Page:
United States v. Breckenridee. 93 F.3d 132, 135 (4th
Cir. 1996); see Glover, 531 U.S. at 203-04. To state a claim
of ineffective assistance of counsel in violation of the
Sixth Amendment, Carr must show that his attorney's
performance fell below an objective standard of
reasonableness and that he suffered prejudice as a result.
See Strickland v. Washington, 466 U.S. 668, 687-96
determining whether counsel's representation was
objectively unreasonable, a court must be "highly
deferential" to counsel's performance and must
attempt to "eliminate the distorting effects of
hindsight." Id. at 689. Therefore, the
"court must indulge a strong presumption that
counsel's conduct falls within the wide range of
reasonable professional assistance." Id. To
prove prejudice, a party must show that there is a
"reasonable probability" that, but for the
deficiency, "the j result of
the proceeding would have been different." Id.
at 694. When a defendant pleads guilty, "in order to
satisfy the 'prejudice' requirement, the defendant
must show that there is a reasonable probability that, but
for counsel's errors, he would not have pleaded guilty
and would have insisted on going to trial." Hill v.
Lockhart. 474 U.S. 52, 59 (1985); see Lee v. United
States. 137 S.Ct. 1958, 1967(2017). "Surmounting
Strickland's high bar is never an easy task, and
the strong societal interest in finality has special force
with respect to convictions based on guilty pleas."
Lee. 137 S.Ct. at 1967 (quotations and citations
claims that his trial counsel was ineffective for failing to
(1) advise Carr that the charged conspiracy actually
consisted of multiple, separate conspiracies; (2) challenge
count one as duplicitous; and (3) discover that the firearm
that formed the basis of count three was brought to
Carr's grandmother's residence where it was found
after the residence had been burglarized. See [D.E. 56] 4-7.
Carr's Rule 11 proceeding, Carr swore that he understood
the two charges to which he was pleading guilty. See Rule 11
Tr. [D.E. 44] 4-23, 28-29. Carr swore that he was fully
satisfied with his lawyer's legal services. Id.
at 17-18. Carr also swore that he had reviewed and discussed
his entire plea agreement with counsel before he signed it,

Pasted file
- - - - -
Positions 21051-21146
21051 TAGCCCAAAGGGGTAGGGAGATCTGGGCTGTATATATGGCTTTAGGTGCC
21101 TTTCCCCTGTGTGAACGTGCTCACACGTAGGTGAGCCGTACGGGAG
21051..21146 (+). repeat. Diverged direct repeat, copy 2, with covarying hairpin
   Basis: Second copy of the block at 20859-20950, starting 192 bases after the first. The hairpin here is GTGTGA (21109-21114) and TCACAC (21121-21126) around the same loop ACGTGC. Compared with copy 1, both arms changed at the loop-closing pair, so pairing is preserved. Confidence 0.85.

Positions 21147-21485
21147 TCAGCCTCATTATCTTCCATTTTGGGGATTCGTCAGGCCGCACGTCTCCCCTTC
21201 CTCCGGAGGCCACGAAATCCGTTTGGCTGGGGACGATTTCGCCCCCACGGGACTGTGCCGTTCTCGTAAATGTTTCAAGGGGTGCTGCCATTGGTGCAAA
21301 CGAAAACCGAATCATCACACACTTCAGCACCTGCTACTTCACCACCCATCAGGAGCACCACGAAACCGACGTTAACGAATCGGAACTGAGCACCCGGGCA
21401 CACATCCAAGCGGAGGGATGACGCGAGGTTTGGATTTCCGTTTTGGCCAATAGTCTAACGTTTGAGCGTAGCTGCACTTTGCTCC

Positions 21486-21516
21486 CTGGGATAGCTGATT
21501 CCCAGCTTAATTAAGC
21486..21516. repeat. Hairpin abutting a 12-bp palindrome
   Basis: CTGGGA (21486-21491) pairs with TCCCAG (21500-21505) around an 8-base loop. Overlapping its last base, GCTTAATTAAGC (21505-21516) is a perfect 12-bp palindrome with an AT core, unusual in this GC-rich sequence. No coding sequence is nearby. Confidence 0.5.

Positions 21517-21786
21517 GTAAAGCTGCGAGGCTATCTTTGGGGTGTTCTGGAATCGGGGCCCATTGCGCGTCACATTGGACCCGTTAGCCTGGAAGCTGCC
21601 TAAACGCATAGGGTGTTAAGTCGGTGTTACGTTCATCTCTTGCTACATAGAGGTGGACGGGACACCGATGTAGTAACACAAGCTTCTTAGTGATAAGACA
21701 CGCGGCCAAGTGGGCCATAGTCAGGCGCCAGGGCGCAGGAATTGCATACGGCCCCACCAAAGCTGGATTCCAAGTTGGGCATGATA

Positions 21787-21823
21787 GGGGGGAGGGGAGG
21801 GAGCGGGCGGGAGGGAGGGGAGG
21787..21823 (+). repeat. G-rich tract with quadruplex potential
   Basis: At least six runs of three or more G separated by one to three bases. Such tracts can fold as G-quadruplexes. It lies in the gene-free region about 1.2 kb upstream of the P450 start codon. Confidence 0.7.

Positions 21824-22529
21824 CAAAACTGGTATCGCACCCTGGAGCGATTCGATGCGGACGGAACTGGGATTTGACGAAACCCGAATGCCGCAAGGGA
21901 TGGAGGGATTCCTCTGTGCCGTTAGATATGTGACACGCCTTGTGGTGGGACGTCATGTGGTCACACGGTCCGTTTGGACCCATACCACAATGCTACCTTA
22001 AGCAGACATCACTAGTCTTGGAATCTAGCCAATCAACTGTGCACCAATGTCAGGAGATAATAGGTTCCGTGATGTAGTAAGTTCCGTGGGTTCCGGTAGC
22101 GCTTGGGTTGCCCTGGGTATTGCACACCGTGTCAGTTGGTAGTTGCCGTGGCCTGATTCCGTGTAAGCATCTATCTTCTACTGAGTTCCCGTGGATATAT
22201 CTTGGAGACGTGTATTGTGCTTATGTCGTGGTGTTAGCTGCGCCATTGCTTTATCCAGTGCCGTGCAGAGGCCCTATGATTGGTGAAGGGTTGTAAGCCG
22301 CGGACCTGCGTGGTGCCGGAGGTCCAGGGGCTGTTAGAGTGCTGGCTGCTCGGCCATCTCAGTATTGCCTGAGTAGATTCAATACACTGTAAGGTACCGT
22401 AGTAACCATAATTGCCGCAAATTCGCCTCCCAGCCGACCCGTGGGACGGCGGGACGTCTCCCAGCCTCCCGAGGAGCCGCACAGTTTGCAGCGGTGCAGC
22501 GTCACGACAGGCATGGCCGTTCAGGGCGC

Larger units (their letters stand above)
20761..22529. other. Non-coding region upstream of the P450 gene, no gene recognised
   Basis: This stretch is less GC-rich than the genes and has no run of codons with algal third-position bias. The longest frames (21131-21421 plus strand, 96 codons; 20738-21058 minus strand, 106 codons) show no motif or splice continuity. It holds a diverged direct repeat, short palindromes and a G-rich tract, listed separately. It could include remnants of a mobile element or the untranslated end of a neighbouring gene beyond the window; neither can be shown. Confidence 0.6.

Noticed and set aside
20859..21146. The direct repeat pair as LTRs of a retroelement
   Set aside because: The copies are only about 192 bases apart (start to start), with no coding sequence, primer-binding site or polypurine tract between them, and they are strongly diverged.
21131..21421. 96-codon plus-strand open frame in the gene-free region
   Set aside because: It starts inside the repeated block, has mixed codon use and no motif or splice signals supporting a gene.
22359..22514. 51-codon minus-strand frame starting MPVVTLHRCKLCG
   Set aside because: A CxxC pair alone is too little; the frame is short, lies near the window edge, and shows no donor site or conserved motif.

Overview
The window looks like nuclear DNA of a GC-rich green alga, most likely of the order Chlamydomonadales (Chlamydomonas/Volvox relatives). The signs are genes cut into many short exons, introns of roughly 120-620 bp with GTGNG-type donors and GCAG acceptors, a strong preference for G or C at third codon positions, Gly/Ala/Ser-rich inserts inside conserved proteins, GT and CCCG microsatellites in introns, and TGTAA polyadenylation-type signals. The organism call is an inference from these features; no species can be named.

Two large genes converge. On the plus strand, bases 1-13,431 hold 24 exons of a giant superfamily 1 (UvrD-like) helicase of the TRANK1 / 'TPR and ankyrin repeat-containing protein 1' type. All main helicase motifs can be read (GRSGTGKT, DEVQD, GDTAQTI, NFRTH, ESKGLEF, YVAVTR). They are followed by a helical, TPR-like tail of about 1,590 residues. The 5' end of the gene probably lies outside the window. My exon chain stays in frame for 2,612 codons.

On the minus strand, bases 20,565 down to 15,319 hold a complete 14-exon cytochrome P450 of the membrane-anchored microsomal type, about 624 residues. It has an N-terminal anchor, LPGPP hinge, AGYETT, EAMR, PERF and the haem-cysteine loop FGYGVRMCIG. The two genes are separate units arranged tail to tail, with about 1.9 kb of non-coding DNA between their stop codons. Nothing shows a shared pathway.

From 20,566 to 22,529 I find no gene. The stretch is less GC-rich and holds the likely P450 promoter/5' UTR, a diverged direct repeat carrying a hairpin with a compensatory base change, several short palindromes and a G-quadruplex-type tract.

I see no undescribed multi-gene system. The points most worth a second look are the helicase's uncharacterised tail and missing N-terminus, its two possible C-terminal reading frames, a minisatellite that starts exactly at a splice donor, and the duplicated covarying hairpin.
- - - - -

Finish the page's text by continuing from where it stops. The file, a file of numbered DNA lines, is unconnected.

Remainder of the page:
that he understood each term in the plea agreement, and that
the plea agreement constituted the entire agreement that he
had with the government. See Id. at 26-29. In the
plea agreement, Carr agreed:
That the Court will take into account, but is not bound by
the applicable United States Sentencing Guidelines, that the
sentence has not yet been determined by the Court, that any
estimate of the sentence received from any source is not a
promise, and that even if a sentence up to the statutory
maximum is imposed, the Defendant may not withdraw the plea
Agreement [D.E. 21] ¶ 3(c). Carr also swore that he
understood that the court could sentence him up to the
statutory maximum on count one and count three, and that if
the court did so, Carr could not withdraw his guilty plea.
See Rule 11 Tr. at 28-29.
sworn statements at his Rule 11 proceeding bind him. See, e,
g., Blackledge, 431 U.S. at 74; United States v.
Moussaoui 591 F.3d 263, 299-300 (4th Cir. 2010);
United States v. LeMaster. 403 F.3d 216, 221-23 (4th
Cir. 2005). Those sworn statements show that Carr admitted to
the conspiracy as charged in count one and to possessing the
firearm in furtherance of a drug trafficking crime as charged
in count three. See Rule 11 Tr. at 21-23, 30-32. Carr's
sworn statements also show that Carr understood that, even if
he received a statutory-maximum sentence on each count, he
could not withdraw his guilty plea and would not be able to
go to trial. See Id. at 28-29. As such, Carr has not
plausibly alleged "that, but for counsel's [alleged]
unprofessional error, the result of the proceeding would
have been different." Strickland. 466 U.S. at
694; see Lee. 137 S.Ct. at 1967-69; Hill, 474 U.S.
at 59; Fields v. Attorney Gen, of Md.. 956 F.2d
1290, 1297 (4th Cir. 1992). Simply put, even if Carr's
counsel raised these three issues, Carr would not have
"insisted on going to trial."Hill, 474 U.S. at 59;
see Lee, 137 S.Ct. at 1967-69; Strickland. 466 U.S.
at 694; Rule 11 Tr. at 28-29. Thus, the claims fail.
the claims fail as to performance. Defense counsel's
investigation was adequate and falls within the wide range of
professional performance. See, e.g.,
Strickland, 466 U.S. at 687-94. Carr admitted to the
charged conspiracy and firearm charge, and a factual basis
existed for the guilty plea. See Rule 11 Tr. at 21-23, 30-37;
Presentence Investigation Report [D.E. 27] ¶¶
11-22; see also United States v. Gomez- Jimenez. 750
F.3d 370, 378-79 (4th Cir. 2014); United States v.
Perry. 560 F.3d 246, 254 (4th ...